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Humans, Dolphins Only Mammals to Socialize Based on Subcultures

July 31, 2012 – Georgetown researchers have discovered that bottlenose dolphins are the only mammals besides humans to associate with one another based on cultural behavior with tools.

Just as humans might bond over a mutual interest in gardening, these creatures of the sea tend to associate with one another based on their use of marine sponges as hunting tools.

“Among species that learn to use tools, all members of the population engage in the same behavior,” says biology professor Janet Mann, the study’s first author, who has studied the dolphins in Australia’s Shark Bay for more than 25 years.  “Most dolphins in the bay do not use tools – but some dolphin calves learn to use sponge tools from their mothers, and this influences their social preferences later on.”

So-called “spongers” obtain and wear basket sponges on their beaks while lightly scouring the sea floor for prey in deep channels. But non-spongers are more prevalent among bottlenose dolphins.

Dolphin Cliques

The study was published today in the online journal Nature Communications. 

It also showed that female dolphins who use marine sponge as hunting tools are more cliquish with each other than non-spongers.

“Hunting with sponges is a solitary behavior, so it is all the more remarkable that dolphins prefer to spend time with others that use sponges even though they don’t use them together,” Mann says. “This suggests that spongers not only identify who is a sponger and who is not, but also have some type of group identity.”

Co-authors of the study include Margaret Stanton, who received her Ph.D. in biology in 2011, Eric M. Patterson, a biology department Ph.D. candidate, Elisa Bienenstock, a School of Nursing & Health Studies associate professor of human science, and Lisa Singh, associate professor in the computer science department.

A number of national news organizations wrote about the research, including this USA TODAY article.

Unique to Dolphins

In virtually all other cases of animal tool-use or cultural behavior, the authors say, all members of the group participate. But this is not the case with the dolphins they studied.

The researchers examined the social networks of sponger and non-sponger bottlenose dolphins in Shark Bay, Australia, for more than 20 years, and found this preference for spongers to associate with other spongers in every single analysis.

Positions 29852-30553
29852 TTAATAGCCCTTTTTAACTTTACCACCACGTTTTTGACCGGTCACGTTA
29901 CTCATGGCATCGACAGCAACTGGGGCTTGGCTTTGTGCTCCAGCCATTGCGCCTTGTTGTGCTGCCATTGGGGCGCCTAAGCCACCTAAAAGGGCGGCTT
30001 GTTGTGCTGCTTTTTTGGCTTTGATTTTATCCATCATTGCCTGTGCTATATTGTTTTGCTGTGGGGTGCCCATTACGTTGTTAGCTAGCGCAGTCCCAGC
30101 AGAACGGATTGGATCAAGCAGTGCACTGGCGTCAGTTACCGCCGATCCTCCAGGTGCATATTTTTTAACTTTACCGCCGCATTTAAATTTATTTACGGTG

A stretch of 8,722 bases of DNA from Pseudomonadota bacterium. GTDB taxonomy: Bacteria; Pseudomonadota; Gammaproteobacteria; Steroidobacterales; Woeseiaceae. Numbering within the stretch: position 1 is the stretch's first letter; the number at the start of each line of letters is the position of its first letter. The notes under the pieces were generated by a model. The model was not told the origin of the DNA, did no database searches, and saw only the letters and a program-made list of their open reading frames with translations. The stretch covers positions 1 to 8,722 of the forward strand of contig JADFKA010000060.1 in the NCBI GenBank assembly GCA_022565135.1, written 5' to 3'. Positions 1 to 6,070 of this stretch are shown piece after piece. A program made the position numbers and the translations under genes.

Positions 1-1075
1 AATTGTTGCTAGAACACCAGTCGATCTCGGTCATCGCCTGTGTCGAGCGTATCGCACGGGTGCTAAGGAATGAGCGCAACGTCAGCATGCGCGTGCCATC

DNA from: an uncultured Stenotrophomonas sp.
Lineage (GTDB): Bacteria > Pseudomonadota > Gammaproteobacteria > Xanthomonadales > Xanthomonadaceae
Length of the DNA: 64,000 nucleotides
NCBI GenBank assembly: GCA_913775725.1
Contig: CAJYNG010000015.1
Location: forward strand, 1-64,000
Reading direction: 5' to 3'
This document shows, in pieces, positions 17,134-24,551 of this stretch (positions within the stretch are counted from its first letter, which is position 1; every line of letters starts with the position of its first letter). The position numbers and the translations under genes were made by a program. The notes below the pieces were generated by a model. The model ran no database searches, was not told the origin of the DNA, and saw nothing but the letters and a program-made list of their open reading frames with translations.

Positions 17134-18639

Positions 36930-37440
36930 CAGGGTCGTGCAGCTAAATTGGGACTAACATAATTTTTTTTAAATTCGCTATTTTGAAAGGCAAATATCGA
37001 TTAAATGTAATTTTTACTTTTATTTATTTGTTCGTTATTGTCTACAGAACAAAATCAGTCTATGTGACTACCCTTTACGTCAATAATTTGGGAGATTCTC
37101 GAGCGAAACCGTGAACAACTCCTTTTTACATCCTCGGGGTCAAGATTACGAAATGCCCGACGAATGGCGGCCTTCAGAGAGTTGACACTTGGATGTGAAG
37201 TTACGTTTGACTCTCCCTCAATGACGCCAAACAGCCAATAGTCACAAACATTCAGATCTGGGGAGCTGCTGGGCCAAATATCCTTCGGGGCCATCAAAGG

Maternal kinship, gender and location also contributed to preference, but when these factors were controlled for, spongers still showed a strong preference for others like themselves.

Dolphins, like humans, vary in the frequency of their social interactions from day to day. A dolphin may spend 24 hours alone, for example, or spend that time associating with 50 different dolphins.

Spongers choose to spend time with other spongers over non-spongers. In contrast, baboon troop members typically spend all their time in one group.

A Grouping Function

In other animal populations, individuals develop a behavior because they are part of a group, as opposed to grouping because of a behavior, the researchers say.

Since sponging is a solitary behavior (except when calves accompany their mothers during sponging and learn the behavior from them) affiliation among spongers is not based on collective foraging, but on identifying other individuals as spongers.

“These patterns are remarkable,” the authors write, “because spongers lead a relatively solitary lifestyle and have weaker ties with other dolphins than non-spongers do.”

First Non-human Subculture

Given that the authors only included non-spongers in the same habitat as the spongers, they find the results even more striking.

The researchers say the study is the first demonstration that a behavior transmitted by single mother dolphins to their calves serves a grouping function as well.

“To date, no material subcultures have been identified outside of humans,” the authors write.

“Recently, many biologists are moving beyond genetic inheritance to examine the processes involved in inclusive heritability, which includes culture,” Mann notes. “We sometimes think that traits such as culture are exclusively human, but a growing body of literature proves otherwise.”